My Brightest Diamond | Under the Radar | Music Blog for the Indie Music Magazine
Sunday, May 19th, 2024  

My Brightest Diamond

Feeling The Pulse

Dec 16, 2014 My Brightest Diamond Bookmark and Share

After My Brightest Diamond‘s Shara Worden released her last album, 2011’s All Things Will Unwind, she found herself in an existential crisis. Having spent most of her adult life learning how to craft meticulously-arranged, exhaustingly-detailed albums, she was met with the realization that her music wasn’t translating into the era of iPod playlists and short attention spans.

A chain reaction of questions followed. Why do we listen to music? What role does it play in our lives? Why is it so ingrained in human nature? Why was she making music at all? A daringly individual songwriter, she had spent three albums weaving together strands of opera, cabaret, and string quartets in ways that were distinctly her ownshe knew she could make music to engage the mind and intellect. When it came time for her to start working on the album that would become This is My Hand, she wanted to engage the body.

“I wanted to make a dance album, but I grew up in a super-conservative Christian family, so Lord help you if you were dancing,” she says. “But then when I was about 19, I was singing in a funk band, and I realized pretty quickly, once I started doing music in clubs as a woman, I wasn’t going to be taken seriously as a musician if I dance. So I froze, and I did not allow myself to be in my body, because I did not want that kind of attention. I wanted my big ol’ brain to get attention. So when you go to try to make a dance record after you haven’t really allowed yourself to dance, you say, ‘I don’t even know how to write a dance song that feels like me.’”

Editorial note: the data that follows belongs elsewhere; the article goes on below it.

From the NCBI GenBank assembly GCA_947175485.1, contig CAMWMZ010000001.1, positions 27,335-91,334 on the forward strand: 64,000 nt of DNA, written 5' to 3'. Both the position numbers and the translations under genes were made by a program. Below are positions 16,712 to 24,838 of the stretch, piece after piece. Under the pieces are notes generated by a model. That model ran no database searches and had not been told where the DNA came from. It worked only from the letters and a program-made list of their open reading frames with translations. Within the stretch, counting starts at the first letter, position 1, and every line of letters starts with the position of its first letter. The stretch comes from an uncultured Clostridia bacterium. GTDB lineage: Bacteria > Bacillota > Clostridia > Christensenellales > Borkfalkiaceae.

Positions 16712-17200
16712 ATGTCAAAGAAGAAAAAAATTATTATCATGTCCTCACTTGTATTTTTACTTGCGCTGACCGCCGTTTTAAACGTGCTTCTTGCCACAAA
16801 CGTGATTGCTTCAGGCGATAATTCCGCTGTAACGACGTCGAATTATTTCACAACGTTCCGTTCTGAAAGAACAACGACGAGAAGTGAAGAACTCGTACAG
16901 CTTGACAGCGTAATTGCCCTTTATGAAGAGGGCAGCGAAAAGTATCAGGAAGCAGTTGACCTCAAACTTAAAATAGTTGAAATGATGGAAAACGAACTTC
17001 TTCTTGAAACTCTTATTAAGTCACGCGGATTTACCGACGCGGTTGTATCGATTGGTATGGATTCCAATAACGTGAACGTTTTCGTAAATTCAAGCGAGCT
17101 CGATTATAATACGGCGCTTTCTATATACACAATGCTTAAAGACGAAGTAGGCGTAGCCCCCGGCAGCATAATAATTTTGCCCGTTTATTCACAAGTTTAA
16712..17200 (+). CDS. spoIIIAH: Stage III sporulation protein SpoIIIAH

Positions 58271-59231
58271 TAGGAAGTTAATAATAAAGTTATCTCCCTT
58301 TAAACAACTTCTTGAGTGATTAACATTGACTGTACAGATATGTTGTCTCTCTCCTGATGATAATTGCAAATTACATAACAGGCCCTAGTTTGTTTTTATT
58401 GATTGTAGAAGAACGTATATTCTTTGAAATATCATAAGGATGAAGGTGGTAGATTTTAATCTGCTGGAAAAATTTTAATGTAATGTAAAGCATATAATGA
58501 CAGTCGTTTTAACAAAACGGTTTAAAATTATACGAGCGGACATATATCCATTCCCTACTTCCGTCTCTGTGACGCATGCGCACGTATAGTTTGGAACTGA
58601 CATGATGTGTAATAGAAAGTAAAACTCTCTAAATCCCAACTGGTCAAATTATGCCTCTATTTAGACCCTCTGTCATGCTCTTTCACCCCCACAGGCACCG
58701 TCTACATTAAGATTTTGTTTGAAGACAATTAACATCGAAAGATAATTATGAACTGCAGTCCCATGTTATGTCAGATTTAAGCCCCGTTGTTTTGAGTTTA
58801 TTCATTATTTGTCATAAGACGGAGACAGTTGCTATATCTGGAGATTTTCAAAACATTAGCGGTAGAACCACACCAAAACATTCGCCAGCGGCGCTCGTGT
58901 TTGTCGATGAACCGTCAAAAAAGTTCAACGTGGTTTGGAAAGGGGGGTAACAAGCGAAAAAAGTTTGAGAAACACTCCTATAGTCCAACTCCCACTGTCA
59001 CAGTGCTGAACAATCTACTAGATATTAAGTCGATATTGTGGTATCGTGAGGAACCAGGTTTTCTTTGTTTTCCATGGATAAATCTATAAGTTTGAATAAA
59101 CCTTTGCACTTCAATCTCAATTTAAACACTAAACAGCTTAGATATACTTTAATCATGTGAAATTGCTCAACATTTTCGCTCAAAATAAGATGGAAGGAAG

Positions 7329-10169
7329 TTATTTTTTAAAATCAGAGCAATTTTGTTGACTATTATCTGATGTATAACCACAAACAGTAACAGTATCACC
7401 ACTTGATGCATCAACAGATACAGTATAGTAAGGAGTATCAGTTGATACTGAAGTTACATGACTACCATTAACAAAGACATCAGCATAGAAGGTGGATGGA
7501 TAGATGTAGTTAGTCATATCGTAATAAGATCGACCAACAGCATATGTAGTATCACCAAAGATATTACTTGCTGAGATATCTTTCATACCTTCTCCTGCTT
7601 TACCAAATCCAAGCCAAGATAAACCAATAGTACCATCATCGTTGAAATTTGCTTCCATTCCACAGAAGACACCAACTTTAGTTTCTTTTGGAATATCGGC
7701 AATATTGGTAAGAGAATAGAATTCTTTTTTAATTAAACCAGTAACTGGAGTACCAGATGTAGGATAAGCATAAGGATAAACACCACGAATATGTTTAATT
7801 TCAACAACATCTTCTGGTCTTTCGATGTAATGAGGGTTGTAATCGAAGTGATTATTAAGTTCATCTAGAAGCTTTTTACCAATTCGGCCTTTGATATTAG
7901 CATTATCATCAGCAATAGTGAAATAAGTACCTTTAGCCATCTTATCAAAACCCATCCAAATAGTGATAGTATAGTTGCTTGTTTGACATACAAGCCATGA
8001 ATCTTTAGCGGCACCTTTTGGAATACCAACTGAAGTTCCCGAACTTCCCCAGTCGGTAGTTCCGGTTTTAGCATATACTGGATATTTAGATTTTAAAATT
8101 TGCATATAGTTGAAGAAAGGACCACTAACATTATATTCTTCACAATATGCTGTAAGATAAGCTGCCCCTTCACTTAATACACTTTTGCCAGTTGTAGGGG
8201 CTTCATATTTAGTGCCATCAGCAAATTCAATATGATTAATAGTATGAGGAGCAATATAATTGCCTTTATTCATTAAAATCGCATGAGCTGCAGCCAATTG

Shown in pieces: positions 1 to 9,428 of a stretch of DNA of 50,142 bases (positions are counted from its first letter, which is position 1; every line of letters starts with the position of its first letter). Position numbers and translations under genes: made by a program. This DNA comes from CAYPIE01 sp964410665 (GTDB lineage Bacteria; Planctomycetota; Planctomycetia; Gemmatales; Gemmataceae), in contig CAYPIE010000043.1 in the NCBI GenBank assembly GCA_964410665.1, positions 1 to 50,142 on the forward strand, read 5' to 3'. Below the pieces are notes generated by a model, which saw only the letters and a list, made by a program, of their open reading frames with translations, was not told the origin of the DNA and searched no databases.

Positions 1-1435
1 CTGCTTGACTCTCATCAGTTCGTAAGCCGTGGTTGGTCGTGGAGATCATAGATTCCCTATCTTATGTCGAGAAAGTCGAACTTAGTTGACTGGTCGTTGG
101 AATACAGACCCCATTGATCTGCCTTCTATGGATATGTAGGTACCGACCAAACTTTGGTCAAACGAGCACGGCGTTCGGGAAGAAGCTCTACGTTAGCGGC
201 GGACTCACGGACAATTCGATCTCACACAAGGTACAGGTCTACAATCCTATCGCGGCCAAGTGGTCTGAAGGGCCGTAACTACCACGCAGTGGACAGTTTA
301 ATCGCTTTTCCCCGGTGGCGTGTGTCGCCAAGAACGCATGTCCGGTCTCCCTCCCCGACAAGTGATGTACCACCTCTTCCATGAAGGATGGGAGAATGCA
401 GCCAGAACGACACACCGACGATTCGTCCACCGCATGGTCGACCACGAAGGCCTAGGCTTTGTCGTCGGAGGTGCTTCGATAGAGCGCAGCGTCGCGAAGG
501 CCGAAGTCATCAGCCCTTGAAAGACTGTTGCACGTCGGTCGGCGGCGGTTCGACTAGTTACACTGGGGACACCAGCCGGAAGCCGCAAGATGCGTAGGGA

With making a dance album ruled out, she decided to focus on creating a rhythm-driven pop album, or at least one that was as participatory as she could make it. Having read Daniel Levitin’s The World in Six Songs: How the Musical Brain Created Human Nature, she examined the role music played in human evolution and decided to strip her music down to its tribal, communal rudiments. It’s telling that the first sounds on the album are that of a marching band thundering into action, as they set the pace for an album that stays relentlessly focused on hooks and beats, from soaring sing-alongs (“Pressure”) to ethereal balladry (“This is My Hand”) and sleekly menacing anthems (“Lover Killer”). As her operatic vocals and ear for austere harmonics remain, it’s not quite a dance album, but Worden has undeniably succeeded in making an album with a heavy, bloody pulse. But did she answer those original questions?

“I want to get to the point where I don’t have to ask those questions anymore,” she says. “I think for me, I needed to get back to remembering that it is so much in the cellularin our selvesto be musical and that it’s a human right to be expressing your music. Not just to be expressing it, but it’s a part of the fabric of your life. Now I just want to accept [music] and not feel like I have to justify what it is to me.”

[Note: This article first appeared in Under the Radar’s September/October print issue (Issue 51).]


Submit your comment

Name Required

Email Required, will not be published


Remember my personal information
Notify me of follow-up comments?

Please enter the word you see in the image below:

There are no comments for this entry yet.